Tag Archives: homebuying

Leverage These Low Interest Rates

Many people dream of their next home. Could it be a larger home for your larger family? Maybe you want a bigger house to incorporate a home office. Do you dream of a home with more land?

Others are deciding on downsizing. Retirees who no longer care to keep up a garden, or  do not want exterior maintenance are thinking of a smaller home or condo. Empty nesters might be trying to figure out their next step to a smaller space but one the kids and grand kids and visit comfortably.

Right now, we have historically low interest rates which makes it a great time buy a new home.

If you are a new homebuyer, contact your bank’s mortgage department or find a lender in your town determine what mortgage programs work for you. What kind of rate can you get and what does a rate lock mean? Decide if you have the money for a down payment. If not, learn from your mortgage professional ways to secure one. Ask about taxes and insurance that will be added to the mortgage.

Get quotes on moving expenses and storage in case you need a short-term storage unit. Many people forget this part of the cost. Determine your budget and the price range to be searching for a house.

If the numbers work out and you find that this is the time for you to make a purchase, start your homebuying searches online by looking at neighborhoods in your price range. Keep a mortgage calculator, like one offered by Realtor.com, nearby to help you figure out the costs.

Look for a real estate agent to help you.

Ask for referrals from friends and family and the mortgage lender you are working with. Most of these people in your sphere know or have worked with an agent that they would want to recommend.

Online companies that pick an agent for you are really gathering your info and selling it to local agents; the agent you pick from this pool will have to pay a fee to the referral company for your business. If you go that route, be sure to interview several that call you. Make sure you pick an agent that you feel you can trust; one that you think you’ll get along with.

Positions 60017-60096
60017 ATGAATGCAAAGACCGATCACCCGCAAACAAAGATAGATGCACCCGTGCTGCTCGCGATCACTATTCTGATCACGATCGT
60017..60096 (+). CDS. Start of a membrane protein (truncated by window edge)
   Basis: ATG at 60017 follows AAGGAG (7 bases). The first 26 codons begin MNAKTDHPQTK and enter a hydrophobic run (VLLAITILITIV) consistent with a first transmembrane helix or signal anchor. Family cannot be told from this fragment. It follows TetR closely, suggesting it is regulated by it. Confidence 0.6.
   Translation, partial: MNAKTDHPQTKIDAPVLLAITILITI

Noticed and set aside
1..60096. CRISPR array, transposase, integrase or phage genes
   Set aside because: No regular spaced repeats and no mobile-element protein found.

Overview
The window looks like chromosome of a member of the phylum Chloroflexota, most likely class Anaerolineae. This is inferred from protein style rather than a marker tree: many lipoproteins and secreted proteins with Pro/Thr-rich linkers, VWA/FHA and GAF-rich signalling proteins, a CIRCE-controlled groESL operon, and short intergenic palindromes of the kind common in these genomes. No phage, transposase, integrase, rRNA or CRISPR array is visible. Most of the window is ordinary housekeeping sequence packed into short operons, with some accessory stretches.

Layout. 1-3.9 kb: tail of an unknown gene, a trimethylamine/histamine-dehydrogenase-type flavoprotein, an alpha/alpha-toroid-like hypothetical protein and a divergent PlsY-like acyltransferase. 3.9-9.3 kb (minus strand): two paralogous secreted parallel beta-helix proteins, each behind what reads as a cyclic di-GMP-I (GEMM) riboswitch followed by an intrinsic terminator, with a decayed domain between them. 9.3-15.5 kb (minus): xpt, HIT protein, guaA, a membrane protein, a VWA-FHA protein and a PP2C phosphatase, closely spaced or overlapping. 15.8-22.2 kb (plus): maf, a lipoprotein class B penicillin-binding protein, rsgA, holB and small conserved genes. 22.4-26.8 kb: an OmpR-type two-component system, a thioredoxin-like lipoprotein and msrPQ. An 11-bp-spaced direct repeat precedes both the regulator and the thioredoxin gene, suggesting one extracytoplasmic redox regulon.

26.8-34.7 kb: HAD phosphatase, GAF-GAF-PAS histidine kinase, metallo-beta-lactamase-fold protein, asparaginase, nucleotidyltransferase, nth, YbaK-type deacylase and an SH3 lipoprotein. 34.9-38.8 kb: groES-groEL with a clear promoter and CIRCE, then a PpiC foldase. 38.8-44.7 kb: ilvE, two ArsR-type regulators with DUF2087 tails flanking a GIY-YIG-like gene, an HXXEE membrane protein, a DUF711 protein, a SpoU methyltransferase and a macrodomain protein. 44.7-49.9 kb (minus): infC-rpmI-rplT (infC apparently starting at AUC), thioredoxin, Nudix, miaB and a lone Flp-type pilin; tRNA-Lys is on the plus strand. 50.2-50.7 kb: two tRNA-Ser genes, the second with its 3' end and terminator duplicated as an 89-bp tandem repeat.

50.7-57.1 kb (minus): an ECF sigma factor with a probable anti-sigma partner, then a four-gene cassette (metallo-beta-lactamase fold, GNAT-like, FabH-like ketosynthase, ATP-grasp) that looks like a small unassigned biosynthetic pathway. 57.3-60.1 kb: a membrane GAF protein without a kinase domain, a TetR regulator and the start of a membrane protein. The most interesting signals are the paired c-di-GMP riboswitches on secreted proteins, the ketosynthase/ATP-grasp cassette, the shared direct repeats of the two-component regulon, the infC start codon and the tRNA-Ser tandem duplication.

Check out non-referral companies, too, like Yelp and Realtor.com to investigate agent profiles. Do a browser search for local agents and read about the ones that populate on the search page. Find agents’ business pages on Facebook and profiles on LinkedIn.

If you want specifically to purchase short-sale or REO properties, search for agents that are educated in the process. There is significantly more paperwork and you really can’t do it alone.

A good agent will suggest more properties to visit and will walk you through the homebuying process: the contracts, addendum, inspections and negotiating for repairs including termites if they are present, attorneys, making sense of appraisals, the underwriting process, closing proceedures and more.

Use the agent you picked to help you with For Sale By Owner properties, too. You’ll want a coach and advocate to take this path with you.  FSBO sellers are only interested in their well being and generally won’t be able to help you with your questions. If you call a FSBO then you’re on your own. Once they have your name, they are not going to want to pay your agent, and your agent can’t help you any further. So let your agent call the FSBO seller for you.

Enjoy your home buying adventure.

Eileen Saunders, SRES REALTOR with Tommy Morgan Realtors BOF-Oxford 2092 Old Taylor Road #101, Oxford, MS 38655  662-404-0816/662-234-5344 eileen@tmhomes.com

 

 

 

 

Reasons People Sell Their Homes

People have many reasons for selling the home or investment property that they own. Often, buyers or other agents will ask, “why are the homeowners selling?” Unless the sellers want people to know their reason, this is confidential information.